London buses slow to walking pace as traffic jams rise to pre-congestion charge levels

Greener Journeys
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  • One in three routes in the Capital has become more than 5% slower over the past year
  • Online shopping deliveries and rise of Uber contribute to growing congestion crisis

London bus journey times are rising faster than anywhere else in the UK as a result of chronic road congestion that has reduced some bus routes to walking pace, a new report warns today.

A third of routes in the Capital have become 5% slower over the past year, more than five times the national average, with Route 11 from Fulham Town Hall to Liverpool Street Station averaging 4mph at peak times.

The rise in congestion in the Capital has been caused by a growing number of delivery vans and Uber drivers, combined with a 362% increase in roadworks over the past three years, including major projects such as Crossrail, according to the report.

Bus speeds, which increased by 15% in central London after the Congestion Charging Zone was introduced in 2003, have subsequently dropped by 17%, eroding the benefits in a little over a decade.

The rise in journey times means that London is now facing the fastest decline in bus use anywhere in the UK with a 3% drop in journeys last year, according to the independent study, commissioned by Greener Journeys, the sustainable transport group.

But the problem is set to get worse, with congestion in inner London projected to rise by 25% and in outer London by 15% by 2031.

With London’s bus network facing cuts to subsidies worth £400 million per year, TfL officials believe average speeds will have to rise by 24% to make up for the shortfall.

Buses carry more commuters than all other forms of public transport combined and help to generate £64bn per year for local economies, while helping vulnerable people across the country stay connected with their communities.

Across the country bus journey times are currently increasing by 10% per decade – a rate which, if it continues, will cost an estimated 5,000 jobs per year.

But if journey times continue to decline at their current rate, bus passenger numbers will drop by between 10% and 14% every 10 years, putting the future of the bus sector under threat.

Official targets for average bus speeds and the national introduction of contactless payments by 2019, three years earlier than planned, could help to ease congestion according to the report, The Impact of Congestion on Bus Passengers.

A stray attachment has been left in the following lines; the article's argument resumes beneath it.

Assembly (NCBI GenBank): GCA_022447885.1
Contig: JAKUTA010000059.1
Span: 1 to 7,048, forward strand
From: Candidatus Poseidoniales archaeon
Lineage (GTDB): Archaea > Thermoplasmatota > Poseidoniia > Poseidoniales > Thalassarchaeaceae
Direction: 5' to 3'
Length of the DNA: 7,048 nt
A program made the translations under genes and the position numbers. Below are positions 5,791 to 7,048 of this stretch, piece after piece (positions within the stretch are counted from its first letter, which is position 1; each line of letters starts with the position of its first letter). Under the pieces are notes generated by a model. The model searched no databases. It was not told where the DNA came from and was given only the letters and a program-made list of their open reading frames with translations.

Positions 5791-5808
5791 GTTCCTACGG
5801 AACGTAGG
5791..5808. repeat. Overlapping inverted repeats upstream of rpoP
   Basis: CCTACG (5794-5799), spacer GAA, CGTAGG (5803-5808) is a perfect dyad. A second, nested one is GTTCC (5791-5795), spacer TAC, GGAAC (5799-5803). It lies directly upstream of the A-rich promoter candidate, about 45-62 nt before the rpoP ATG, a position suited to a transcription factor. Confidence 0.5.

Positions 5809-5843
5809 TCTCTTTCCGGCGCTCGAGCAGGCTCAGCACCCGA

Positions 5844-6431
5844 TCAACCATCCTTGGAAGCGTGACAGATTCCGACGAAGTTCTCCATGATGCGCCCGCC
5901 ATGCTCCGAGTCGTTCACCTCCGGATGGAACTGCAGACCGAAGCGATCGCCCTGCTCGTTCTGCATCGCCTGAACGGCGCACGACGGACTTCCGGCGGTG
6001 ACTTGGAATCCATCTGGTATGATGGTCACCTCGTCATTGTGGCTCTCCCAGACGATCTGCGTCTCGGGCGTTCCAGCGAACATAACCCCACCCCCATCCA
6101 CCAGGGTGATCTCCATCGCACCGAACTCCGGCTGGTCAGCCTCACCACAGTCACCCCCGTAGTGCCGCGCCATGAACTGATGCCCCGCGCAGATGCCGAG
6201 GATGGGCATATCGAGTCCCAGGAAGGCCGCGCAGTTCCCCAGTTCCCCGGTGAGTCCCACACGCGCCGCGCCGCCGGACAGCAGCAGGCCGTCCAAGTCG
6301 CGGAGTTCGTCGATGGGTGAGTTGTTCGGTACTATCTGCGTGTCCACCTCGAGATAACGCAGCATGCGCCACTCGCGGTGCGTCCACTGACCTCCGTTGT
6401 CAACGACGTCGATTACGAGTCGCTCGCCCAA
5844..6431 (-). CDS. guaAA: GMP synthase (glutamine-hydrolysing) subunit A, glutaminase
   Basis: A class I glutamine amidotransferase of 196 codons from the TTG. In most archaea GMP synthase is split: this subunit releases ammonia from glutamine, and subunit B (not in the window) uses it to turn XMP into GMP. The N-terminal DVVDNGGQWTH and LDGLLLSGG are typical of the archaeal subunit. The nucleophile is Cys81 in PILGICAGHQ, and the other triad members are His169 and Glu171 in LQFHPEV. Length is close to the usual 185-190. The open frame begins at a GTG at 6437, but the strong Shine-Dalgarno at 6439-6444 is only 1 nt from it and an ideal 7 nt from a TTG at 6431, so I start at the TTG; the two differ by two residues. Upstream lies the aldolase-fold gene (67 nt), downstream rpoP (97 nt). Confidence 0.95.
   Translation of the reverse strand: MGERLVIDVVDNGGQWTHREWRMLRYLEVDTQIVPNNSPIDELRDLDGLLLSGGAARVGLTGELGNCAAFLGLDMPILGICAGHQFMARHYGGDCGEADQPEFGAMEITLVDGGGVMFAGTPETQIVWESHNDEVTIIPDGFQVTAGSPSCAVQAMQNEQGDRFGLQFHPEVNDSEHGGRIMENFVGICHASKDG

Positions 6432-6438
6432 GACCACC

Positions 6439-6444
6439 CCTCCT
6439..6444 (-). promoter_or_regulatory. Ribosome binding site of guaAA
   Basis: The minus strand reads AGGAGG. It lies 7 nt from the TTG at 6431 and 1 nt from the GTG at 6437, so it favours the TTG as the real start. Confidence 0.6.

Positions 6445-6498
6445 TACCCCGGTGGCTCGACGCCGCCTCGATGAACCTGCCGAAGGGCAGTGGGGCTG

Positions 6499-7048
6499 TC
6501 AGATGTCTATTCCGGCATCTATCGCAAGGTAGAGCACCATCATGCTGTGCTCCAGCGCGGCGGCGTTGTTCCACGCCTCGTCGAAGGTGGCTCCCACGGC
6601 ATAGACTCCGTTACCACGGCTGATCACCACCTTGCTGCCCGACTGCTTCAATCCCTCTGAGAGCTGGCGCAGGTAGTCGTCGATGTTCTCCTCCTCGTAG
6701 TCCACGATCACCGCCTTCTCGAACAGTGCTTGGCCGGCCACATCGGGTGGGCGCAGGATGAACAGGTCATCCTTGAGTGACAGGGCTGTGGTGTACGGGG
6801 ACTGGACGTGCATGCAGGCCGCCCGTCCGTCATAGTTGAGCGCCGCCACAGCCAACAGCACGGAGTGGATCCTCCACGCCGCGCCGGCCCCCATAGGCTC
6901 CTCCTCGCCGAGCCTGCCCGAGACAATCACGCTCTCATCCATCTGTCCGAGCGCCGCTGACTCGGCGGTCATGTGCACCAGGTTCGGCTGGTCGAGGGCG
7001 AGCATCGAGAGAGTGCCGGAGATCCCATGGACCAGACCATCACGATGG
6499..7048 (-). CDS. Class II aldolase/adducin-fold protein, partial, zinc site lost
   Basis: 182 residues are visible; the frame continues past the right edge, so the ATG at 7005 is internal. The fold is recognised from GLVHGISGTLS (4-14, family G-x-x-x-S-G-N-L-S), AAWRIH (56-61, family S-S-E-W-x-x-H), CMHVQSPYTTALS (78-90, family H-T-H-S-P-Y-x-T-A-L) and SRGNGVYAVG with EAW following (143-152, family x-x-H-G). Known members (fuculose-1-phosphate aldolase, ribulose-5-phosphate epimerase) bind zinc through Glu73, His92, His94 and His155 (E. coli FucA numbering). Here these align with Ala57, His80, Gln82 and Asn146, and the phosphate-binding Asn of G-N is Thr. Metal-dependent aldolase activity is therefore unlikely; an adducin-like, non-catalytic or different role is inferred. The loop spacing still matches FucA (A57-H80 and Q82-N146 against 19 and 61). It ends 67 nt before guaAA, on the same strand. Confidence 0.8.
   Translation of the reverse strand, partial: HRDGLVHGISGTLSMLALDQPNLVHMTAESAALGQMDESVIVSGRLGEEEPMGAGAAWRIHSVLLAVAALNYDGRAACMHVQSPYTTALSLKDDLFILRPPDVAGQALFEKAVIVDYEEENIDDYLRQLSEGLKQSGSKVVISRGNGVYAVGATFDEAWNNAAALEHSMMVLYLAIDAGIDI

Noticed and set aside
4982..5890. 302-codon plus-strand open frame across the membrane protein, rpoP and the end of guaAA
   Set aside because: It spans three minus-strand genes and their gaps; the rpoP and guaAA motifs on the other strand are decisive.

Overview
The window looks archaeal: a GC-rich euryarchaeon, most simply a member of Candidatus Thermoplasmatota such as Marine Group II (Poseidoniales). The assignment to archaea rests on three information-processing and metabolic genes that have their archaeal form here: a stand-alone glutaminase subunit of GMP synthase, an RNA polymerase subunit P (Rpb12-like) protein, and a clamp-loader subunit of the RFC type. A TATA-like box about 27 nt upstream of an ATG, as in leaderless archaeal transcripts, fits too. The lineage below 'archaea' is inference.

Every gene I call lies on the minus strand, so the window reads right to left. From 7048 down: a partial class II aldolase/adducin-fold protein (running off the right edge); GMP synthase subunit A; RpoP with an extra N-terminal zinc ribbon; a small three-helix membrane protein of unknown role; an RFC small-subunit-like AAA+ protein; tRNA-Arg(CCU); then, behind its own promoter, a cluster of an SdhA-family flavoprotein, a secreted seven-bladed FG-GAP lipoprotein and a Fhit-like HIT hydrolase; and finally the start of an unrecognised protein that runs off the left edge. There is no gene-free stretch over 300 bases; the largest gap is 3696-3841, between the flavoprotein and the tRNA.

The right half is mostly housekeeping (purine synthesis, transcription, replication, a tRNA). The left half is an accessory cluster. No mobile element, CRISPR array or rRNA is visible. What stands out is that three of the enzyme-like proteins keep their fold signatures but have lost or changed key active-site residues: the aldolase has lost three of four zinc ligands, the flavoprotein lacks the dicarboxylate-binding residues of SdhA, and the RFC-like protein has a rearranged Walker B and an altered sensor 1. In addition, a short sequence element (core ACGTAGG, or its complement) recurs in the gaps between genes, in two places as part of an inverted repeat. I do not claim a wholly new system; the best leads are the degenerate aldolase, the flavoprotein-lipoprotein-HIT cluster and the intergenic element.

Other measures to be considered include charging van drivers making deliveries during peak hours; introducing more road schemes such as bus lanes; and encouraging bus companies to provide more up-to-date travel information for passengers.

Prof David Begg, Visiting Professor at Plymouth University and former chairman of the Government’s Commission for Integrated Transport, who authored the report, said:

“Traffic congestion is a disease which if left unchecked will destroy the bus sector. If the trend is allowed to continue, then our urban buses will no longer represent a viable mode of transport for the majority of customers.
“We have to change travel behaviour. If we don’t try to influence people’s travel choices, it will mean that we all have no choice but to sit in ever increasing traffic jams.”

Claire Haigh, Chief Executive of Greener Journeys, said:

“This report highlights the shocking growth in congestion blighting major cities across Britain, and particularly the heavy toll it is taking on the bus sector which is vital to our economy and our society.
“A fully loaded double decker bus can take 75 cars off the road. Giving buses more priority on the roads and introducing contactless payments would make journeys faster and more reliable, encouraging more people to leave their cars at home and easing traffic to benefit all road users.”

To read the report click here.

For further information:

Greener Journeys Press Office or +44 (0)20 3128 8555

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One Comment

Andrea Casalotti

The report states:
” the reduction of road capacity in central London by 25% through the introduction of cycle superhighways”

That seems an absurdly wrong assertion.

Can the author please provide evidence?


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